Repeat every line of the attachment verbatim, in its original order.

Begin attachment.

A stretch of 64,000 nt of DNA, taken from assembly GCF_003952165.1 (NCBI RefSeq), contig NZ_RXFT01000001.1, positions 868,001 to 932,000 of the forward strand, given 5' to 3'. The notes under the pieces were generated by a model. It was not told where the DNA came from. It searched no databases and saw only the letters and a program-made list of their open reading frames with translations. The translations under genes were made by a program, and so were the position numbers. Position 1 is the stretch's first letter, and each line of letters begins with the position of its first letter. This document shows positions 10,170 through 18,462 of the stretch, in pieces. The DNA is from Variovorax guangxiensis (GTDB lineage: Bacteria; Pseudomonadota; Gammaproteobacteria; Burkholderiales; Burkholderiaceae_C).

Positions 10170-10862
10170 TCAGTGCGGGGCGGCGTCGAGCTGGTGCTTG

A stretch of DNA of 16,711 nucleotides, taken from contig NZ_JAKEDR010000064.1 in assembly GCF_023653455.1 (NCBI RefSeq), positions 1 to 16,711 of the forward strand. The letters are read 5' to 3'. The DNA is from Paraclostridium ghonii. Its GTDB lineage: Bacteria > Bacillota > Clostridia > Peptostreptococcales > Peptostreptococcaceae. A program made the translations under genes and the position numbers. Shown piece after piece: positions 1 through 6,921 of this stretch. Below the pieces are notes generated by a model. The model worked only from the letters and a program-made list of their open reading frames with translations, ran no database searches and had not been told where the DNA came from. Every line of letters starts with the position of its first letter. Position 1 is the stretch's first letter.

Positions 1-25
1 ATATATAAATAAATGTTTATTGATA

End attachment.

A stretch of 64,000 nt of DNA, taken from assembly GCF_003952165.1 (NCBI RefSeq), contig NZ_RXFT01000001.1, positions 868,001 to 932,000 of the forward strand, given 5' to 3'. The notes under the pieces were generated by a model. It was not told where the DNA came from. It searched no databases and saw only the letters and a program-made list of their open reading frames with translations. The translations under genes were made by a program, and so were the position numbers. Position 1 is the stretch's first letter, and each line of letters begins with the position of its first letter. This document shows positions 10,170 through 18,462 of the stretch, in pieces. The DNA is from Variovorax guangxiensis (GTDB lineage: Bacteria; Pseudomonadota; Gammaproteobacteria; Burkholderiales; Burkholderiaceae_C).

Positions 10170-10862
10170 TCAGTGCGGGGCGGCGTCGAGCTGGTGCTTG

A stretch of DNA of 16,711 nucleotides, taken from contig NZ_JAKEDR010000064.1 in assembly GCF_023653455.1 (NCBI RefSeq), positions 1 to 16,711 of the forward strand. The letters are read 5' to 3'. The DNA is from Paraclostridium ghonii. Its GTDB lineage: Bacteria > Bacillota > Clostridia > Peptostreptococcales > Peptostreptococcaceae. A program made the translations under genes and the position numbers. Shown piece after piece: positions 1 through 6,921 of this stretch. Below the pieces are notes generated by a model. The model worked only from the letters and a program-made list of their open reading frames with translations, ran no database searches and had not been told where the DNA came from. Every line of letters starts with the position of its first letter. Position 1 is the stretch's first letter.

Positions 1-25
1 ATATATAAATAAATGTTTATTGATA